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Comparison Of Mansfield Park A Essay

1519 words - 6 pages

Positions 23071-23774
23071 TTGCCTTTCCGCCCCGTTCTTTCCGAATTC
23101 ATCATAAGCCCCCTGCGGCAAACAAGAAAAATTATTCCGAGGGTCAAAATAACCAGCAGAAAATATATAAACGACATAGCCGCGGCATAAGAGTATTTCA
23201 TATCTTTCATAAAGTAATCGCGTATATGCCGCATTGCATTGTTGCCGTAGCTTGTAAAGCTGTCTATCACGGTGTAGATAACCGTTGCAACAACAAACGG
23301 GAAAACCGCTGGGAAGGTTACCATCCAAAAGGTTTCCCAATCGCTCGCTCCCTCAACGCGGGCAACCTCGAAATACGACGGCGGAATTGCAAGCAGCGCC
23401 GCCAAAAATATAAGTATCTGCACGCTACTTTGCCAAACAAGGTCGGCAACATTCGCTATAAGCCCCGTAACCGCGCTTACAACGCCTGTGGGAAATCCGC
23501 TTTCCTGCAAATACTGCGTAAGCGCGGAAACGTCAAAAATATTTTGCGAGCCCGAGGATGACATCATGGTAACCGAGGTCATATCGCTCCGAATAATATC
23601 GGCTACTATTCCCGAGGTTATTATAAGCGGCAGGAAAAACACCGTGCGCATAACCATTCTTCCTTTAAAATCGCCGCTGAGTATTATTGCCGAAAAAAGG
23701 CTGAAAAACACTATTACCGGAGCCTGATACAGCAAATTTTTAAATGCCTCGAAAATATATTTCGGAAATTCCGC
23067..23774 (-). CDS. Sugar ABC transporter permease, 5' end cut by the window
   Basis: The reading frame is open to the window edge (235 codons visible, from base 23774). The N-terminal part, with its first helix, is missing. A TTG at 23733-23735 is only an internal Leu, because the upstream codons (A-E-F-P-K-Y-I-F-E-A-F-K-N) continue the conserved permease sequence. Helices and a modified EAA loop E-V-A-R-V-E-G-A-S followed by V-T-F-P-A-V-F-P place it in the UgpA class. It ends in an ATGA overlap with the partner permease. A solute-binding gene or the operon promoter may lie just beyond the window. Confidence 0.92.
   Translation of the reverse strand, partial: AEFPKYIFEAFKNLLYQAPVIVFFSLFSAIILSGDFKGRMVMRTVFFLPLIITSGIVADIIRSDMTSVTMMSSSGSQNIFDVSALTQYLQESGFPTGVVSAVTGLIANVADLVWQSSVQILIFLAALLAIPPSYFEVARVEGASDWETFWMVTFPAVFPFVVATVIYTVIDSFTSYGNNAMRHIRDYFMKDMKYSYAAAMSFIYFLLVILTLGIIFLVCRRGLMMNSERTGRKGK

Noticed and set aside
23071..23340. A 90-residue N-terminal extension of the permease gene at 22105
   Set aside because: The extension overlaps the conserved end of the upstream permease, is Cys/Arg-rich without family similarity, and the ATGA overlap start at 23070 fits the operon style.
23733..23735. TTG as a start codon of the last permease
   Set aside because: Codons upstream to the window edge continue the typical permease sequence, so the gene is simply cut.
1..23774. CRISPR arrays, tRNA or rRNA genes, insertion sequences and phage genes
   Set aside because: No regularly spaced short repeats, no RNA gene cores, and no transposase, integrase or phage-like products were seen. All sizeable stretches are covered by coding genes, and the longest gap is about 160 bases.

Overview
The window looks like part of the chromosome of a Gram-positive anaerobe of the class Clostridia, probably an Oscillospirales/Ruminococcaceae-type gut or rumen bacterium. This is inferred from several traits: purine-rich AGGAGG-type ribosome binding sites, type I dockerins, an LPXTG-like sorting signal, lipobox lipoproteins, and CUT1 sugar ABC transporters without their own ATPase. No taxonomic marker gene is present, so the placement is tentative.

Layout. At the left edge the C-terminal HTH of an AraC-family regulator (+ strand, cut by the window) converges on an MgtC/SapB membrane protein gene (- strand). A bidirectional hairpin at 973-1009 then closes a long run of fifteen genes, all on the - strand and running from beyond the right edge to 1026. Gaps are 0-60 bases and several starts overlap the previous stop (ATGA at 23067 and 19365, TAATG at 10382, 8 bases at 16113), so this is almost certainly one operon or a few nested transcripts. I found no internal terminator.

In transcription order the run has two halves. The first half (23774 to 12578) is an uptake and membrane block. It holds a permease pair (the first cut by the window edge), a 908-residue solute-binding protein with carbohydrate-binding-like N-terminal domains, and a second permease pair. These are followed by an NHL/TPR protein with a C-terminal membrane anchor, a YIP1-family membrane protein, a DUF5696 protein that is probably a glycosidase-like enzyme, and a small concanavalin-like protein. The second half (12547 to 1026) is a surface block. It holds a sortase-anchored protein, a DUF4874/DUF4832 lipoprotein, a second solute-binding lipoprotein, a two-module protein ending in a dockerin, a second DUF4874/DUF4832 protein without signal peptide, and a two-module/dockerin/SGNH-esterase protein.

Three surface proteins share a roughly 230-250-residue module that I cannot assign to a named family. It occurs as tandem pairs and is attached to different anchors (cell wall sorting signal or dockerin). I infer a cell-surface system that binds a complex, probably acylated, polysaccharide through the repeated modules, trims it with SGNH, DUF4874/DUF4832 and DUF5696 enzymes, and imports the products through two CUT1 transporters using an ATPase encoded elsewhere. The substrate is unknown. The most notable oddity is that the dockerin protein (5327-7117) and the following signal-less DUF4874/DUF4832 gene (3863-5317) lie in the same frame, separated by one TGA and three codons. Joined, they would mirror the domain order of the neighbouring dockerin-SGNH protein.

Comparison of Mansfield Park and Metropolitan Whit Stillman's attempt to capture Jane Austen's novel Mansfield Park on film in Metropolitan is a fair adaptation but it is unable to give the viewer the same insights. Stillman manages to have most of Mansfield Parks characters represented in some way or another, however the time needed to develop those characters is simply not there in a two hour movie. It is this development that makes Jane Austen's books so interesting. She spends an enormous amount of time telling us the backgrounds of the characters, especially Fanny Price. We are then able to interpret their actions knowing their motives and history, whereas in the movie we are often confused about certain behaviors. Stillman is able to capture some of the significant events in Mansfield but without the background, they have less meaning.Whit Stillman could not simply parallel his characters one-for-one with the ones in Mansfield Park, rather he had to concentrate on including the significant characteristics of Austen's characters, sometimes in more than one person. If he had tried to copy the nature of the Mansfield Park people the movie would not have been believable. Viewers would not like a perfect character like Fanny, in fact they would probably distrust her more because she was perfect. At the beginning of the movie Audrey Rouget is introduced, obviously meant to be a version of Fanny Price. She is shy, slight, and the appears to be younger than the rest of the group. Like Fanny, she really hasn't "come out" yet. At first, she is enamored with Tom Townsend, then hates him for leaving her looking stupid when he was supposed to be her escort. The viewer has a hard time with this because they have only known each other for a week or so, and that makes Audrey's feelings seem trivial. With the benefit of a whole summer of the story, the reader of Mansfield is able to relate with such strong feelings because they are baked up by several examples, not just one. At the end of the movie Audrey sees that Tom cares for her a lot when he comes to "save" her from Rick Von Slonaker. Audrey is not an exact copy of Fanny though, this is shown when she acquiesces to playing in the groups cigarette/truth-telling game. Austen did not allow Fanny to participate in the play at Mansfield, but Stillman adds this touch to show that Audrey has faults which makes the viewer identify better with her.While Audrey exhibits the nature of Fanny, the movies main character is Tom Townsend and the story centers mostly around him. Similar to Fanny, we see him in almost every scene. However, Tom's character is a combination of Henry Crawford and Edward Price. After he first appears, he is received in much the same manner as Henry Crawford was in Mansfield. He joins up with a close knit group of friends and is accepted immediately. The women in the group all quiz him about college and insist he come to every party. Audrey takes a liking to him, but is afraid to tell him of...

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